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Statistics and K-12 in the United States: We’ve Come a Long Way!

  • Thursday, December 10, 2015
  • 6:30 PM–8:00 PM
  • NH 078

Christine Franklin, Professor of Statistics, University of Georgia


This presentation is open to the public, and we especially invite anyone interested in K-12 statistics education, including teachers, parents, and school administrators to attend.  Please RSVP to help us in our planning.


The United States is realizing the need to achieve a higher level of quantitative literacy for its high school graduates to prepare them to thrive in the contemporary world. Given the prevalence of statistics in both the media and the workplace, individuals who aspire to a wide range of positions and careers require a certain level of statistical literacy. Because of the emphasis on data and statistical understanding, it is crucial for us as educators to consider how we can prepare a statistically literate population.  Students must acquire an adequate level of statistical literacy through their education beginning in the first grade of education.

The Common Core State Standards for K-12 mathematics (which include statistics) have been adopted by most states and the District of Columbia. These national standards for the teaching of statistics and probability range from counting the number in each category to determining statistical significance through the use of simulation and randomization tests.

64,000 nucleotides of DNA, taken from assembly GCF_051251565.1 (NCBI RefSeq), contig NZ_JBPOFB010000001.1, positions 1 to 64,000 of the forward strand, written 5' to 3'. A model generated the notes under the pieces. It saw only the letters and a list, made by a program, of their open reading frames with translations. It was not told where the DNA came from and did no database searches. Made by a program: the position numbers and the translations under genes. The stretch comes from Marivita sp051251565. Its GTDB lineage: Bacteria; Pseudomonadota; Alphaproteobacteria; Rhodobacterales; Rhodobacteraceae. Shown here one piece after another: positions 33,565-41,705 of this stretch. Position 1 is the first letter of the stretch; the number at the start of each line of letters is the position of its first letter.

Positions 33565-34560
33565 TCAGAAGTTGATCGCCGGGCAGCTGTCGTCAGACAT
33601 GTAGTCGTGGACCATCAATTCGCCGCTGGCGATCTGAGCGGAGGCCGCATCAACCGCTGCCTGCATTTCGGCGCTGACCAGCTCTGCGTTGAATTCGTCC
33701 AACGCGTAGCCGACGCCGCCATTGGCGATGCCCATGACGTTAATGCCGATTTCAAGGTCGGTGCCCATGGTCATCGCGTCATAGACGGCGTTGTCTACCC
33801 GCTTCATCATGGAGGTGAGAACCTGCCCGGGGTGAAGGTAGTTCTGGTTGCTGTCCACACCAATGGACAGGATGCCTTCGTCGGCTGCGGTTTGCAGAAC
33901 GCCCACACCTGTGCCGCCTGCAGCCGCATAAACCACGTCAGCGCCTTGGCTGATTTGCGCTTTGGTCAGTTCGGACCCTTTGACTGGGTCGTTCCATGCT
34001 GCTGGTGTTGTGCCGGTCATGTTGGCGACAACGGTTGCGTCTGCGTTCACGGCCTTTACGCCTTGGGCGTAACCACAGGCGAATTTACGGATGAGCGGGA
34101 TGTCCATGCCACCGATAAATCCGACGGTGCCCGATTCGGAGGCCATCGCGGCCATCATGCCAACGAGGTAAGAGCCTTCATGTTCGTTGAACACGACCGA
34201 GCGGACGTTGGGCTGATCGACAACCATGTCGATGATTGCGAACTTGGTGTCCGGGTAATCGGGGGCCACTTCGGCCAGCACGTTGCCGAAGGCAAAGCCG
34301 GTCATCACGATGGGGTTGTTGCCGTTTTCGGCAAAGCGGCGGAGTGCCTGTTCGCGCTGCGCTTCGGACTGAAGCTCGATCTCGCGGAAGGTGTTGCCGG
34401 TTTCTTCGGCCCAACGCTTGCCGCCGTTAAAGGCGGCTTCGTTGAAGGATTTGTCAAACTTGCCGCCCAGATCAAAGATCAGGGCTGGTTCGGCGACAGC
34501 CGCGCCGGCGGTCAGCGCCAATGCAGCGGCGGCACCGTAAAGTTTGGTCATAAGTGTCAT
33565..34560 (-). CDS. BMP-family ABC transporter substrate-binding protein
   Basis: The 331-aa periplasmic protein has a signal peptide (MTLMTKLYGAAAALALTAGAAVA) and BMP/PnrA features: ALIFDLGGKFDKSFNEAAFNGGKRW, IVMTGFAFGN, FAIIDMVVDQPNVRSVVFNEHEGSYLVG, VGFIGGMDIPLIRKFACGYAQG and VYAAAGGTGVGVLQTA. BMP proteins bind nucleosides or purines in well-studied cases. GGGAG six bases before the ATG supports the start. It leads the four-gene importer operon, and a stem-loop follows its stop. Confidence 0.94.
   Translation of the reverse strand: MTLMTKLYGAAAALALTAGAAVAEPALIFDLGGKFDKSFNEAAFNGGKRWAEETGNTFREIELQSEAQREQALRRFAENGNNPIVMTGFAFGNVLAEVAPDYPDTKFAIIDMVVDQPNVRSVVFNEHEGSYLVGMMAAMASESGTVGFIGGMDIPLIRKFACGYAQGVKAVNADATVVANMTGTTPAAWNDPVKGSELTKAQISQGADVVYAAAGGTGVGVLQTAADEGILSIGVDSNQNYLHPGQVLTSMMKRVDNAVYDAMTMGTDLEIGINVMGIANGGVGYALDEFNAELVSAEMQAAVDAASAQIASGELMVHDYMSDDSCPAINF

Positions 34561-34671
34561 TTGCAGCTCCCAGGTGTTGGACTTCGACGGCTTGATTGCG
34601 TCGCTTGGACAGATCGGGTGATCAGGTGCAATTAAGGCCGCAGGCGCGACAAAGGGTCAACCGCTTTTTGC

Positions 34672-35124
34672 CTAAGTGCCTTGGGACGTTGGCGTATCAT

This presentation will give a brief history of K-12 statistics education in the U.S., provide an overview of the statistics and probability content of the common core standards and resources that support the K-12 standards in statistics, describe the knowledge and preparation needed by future and current K–12 teachers who will be teaching using these standards, and explore best practices for the assessment of statistics and the impact of high stakes national tests.


Christine (Chris) Franklin is the Lothar Tresp Honoratus Honors Professor and Undergraduate Coordinator in Statistics at the University of Georgia and a Fellow of the American Statistical Association. She has been recognized with numerous teaching and advising awards at UGA. She is the co-author of an Introductory Statistics textbook with Alan Agresti (Pearson 2012), co-author of the textbook Statistics Reasoning in Sports with Josh Tabor (Freeman 2012) and has published more than 50 journal articles. Chris was the lead writer for the American Statistical Association Pre-K-12 Guidelines for the Assessment and Instruction in Statistics Education (GAISE) Framework. She chaired the writing team of the recent ASA Statistical Education of Teachers (SET) report.

Chris completed her term serving as the Advanced Placement Statistics Chief Reader in July 2009. She has been honored nationally by her peers with the Mu Sigma Rho National Statistical Education Award, the United States Conference on Teaching Statistics (USCOTS) biennial lifetime achievement award, and the ASA Founders Award. She is a 2014-15 Fulbright Scholar and recently completed spending six months at the University of Auckland, New Zealand working with statistics educators on the project, “Implementing K-12 Statistics Standards: Comparing Practices in New Zealand and the United States”.

Sponsorship:  This presentation is made possible by the Vos Endowment for Excellence in Mathematics and Statistics.

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